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TORONTO: JANUARY 7, 2012 - Alexandra Macqueen poses for a photograph with her husband, Warren Huska, and their two children, Lark, nine, and Frances, seven, outside of their Ashdale Avenue home in Toronto on Saturday, January 7, 2012. Macqueen, a certified financial planner, coauthored a book called Pensionize Your Nest Egg.The Globe and Mail

The Old Rules and New Norms of Personal Finance

No. 1 Old: Finish school, get a job, get married, have children, and buy a house as quickly as possible. Delay saving for retirement until your 50s. New: Recognize that life unfolds differently now. If you have no home or family and spend your way through your 20s, saving for retirement will take longer.

No. 2 Old: Buy the biggest house you can afford. Have a big family and pay off your mortgage – fast. New: Consider whether – and when – home ownership makes financial sense. Think about buying a smaller house or renting until you have a big down-payment.

No. 3 Old: Find a steady job with a good pension and don't worry about investing for retirement. Stay there for 35 years and retire with a guaranteed monthly income. New: Recognize that you are in the driver's seat. If you don't have a job with a secure pension, you have to make sure you plan and save for your retirement.

Alexandra Macqueen is a certified financial planner and co-author of the book Pensionize Your Nest Egg. Like many people in her generation, Ms. Macqueen did many things in the "wrong" order: She bought a sprawling country farmhouse and got divorced before she was out of her 20s and started having kids in her mid-30s. Today, the 44-year-old lives with her daughters, aged 7 and 9, pets and second husband in a small house in Toronto. The Globe's Roma Luciw spoke and e-mailed with Ms. Macqueen about how we should stop trying to follow in our parents' financial footsteps and carve out our own financial path.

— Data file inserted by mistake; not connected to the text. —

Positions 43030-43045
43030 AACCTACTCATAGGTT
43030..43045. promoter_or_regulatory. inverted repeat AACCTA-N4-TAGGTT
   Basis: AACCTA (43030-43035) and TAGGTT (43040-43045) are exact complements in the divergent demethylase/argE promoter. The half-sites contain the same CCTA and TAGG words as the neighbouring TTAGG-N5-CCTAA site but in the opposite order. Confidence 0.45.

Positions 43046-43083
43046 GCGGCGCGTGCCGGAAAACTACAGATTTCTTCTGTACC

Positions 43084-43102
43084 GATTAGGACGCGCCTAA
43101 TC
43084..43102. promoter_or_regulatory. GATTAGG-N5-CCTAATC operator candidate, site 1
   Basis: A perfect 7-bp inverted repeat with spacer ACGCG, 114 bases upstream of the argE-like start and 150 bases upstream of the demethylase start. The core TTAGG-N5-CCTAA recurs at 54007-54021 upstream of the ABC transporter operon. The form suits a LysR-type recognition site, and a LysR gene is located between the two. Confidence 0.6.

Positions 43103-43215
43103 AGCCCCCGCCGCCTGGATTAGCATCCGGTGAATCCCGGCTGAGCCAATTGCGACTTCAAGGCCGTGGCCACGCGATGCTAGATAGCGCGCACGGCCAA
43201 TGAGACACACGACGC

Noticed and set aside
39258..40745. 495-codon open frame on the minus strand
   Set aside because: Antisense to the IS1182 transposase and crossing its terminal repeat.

Why do you think there is a need for new ways to think about personal finance?

I've noticed a lot of my peers are worrying that they aren't where they want to be financially. I hear things like: 'Why am I not as well off as my parents were at this age?' Or: 'My parents burned their mortgage at 50 years old. I am never going to be able to do that.' Many of us will have been shaped by the advice and examples we got from our parents about how to make the financial aspects of our lives work. Except what worked for our parents doesn't typically work for us. The world has changed.